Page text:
Pharmacyclics' Imbruvica Extends Survival in Elderly Leukemia Patients

CHICAGO (TheStreet) -- Pharmacyclics (PCYC) and Johnson & Johnson's (JNJ) blood-cancer drug Imbruvica reduced the risk of dying by 57% compared to GlaxoSmithKline's (GSK) Arzerra when used to treat elderly patients with relapsed chronic lymphocytic leukemia, according to results from a phase III study released today at the American Society of Clinical Oncology (ASCO) annual meeting.

Imbruvica was granted accelerated approval by the FDA in February to treat relapsed or refractory chronic lymphocytic leukemia, the most common form of leukemia in adults. The results from the phase III study known as "RESONATE", announced today, will be used by Pharmacyclics and J&J to secure full approval for the drug.

"With ibrutinib, about 80% of patients were still in remission at one year, twice as many as we would expect with standard therapy," said Dr. John Byrd of the Ohio State University Comprehensive Cancer Center and the lead investigator in the RESONATE study, in a statement. [Ibrutinib is the scientific name for Imbruvica.]

In the study, 391 elderly patients with CLL no longer responsive following two or more prior therapies were randomized to treatment with Imbruvica or Arzerra. At a median follow up of 9.4 months, Imbruvica was associated with an 57% lower risk of dying (hazard ratio 0.43) and an 80% reduction in the risk of tumor progression (hazard ratio 0.21) compared to Arzerra. Median overall survival and median progression-free survival have not been reached for Imbruvica.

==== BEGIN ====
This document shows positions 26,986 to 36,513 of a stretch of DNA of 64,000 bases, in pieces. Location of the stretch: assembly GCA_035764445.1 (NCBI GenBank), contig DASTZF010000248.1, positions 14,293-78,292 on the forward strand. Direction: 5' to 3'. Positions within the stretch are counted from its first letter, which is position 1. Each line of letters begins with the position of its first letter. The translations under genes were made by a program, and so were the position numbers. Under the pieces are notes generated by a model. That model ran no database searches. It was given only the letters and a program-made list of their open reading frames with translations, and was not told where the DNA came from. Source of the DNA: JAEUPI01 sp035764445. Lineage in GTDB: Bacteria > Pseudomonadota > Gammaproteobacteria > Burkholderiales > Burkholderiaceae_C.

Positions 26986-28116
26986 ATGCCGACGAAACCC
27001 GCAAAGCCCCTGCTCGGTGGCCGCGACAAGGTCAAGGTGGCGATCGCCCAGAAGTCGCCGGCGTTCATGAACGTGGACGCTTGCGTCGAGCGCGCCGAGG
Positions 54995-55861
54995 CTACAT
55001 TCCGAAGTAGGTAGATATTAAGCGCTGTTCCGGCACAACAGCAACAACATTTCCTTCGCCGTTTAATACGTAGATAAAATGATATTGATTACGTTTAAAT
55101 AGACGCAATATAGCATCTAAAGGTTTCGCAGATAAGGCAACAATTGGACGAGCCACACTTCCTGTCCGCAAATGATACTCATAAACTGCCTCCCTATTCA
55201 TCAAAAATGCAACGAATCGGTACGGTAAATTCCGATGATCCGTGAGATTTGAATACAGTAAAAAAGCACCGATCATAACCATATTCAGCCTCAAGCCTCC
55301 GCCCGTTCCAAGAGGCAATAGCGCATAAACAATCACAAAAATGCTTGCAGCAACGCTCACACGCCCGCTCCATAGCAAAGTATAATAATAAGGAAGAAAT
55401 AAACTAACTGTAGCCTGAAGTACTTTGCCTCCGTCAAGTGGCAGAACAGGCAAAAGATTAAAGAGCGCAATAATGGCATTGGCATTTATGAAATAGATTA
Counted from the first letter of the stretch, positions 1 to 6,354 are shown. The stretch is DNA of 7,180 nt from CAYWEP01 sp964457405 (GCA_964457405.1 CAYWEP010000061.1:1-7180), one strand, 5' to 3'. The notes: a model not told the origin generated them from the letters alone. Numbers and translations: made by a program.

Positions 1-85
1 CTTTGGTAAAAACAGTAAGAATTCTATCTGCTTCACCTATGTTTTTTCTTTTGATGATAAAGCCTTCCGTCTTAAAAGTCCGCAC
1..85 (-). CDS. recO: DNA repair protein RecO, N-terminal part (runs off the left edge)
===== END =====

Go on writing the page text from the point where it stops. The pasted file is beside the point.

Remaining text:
Forty-two percent of patients responded to Imbruvica compared to 4% of Arzerra patients.

Diarrhea, minor bleeding and atrial fibrillation were side effects more commonly reported in the Imbruvica arm of the study, while Arzerra patients reported higher rates of peripheral neuropahthy. The study investigators note kidney problems reported in patients from a prior Imbruvica studies were not apparent in the RESONATE study. 

Imbruvica faces competition for CLL patients from still-experimental drugs being developed by Abbvie (ABBV) and Gilead Sciences (GILD). Both companies will also be presenting new clinical data at this year's ASCO meeting. 

Adam Feuerstein writes regularly for TheStreet. In keeping with company editorial policy, he doesn't own or short individual stocks, although he owns stock in TheStreet. He also doesn't invest in hedge funds or other private investment partnerships. Feuerstein appreciates your feedback; click here to send him an email.

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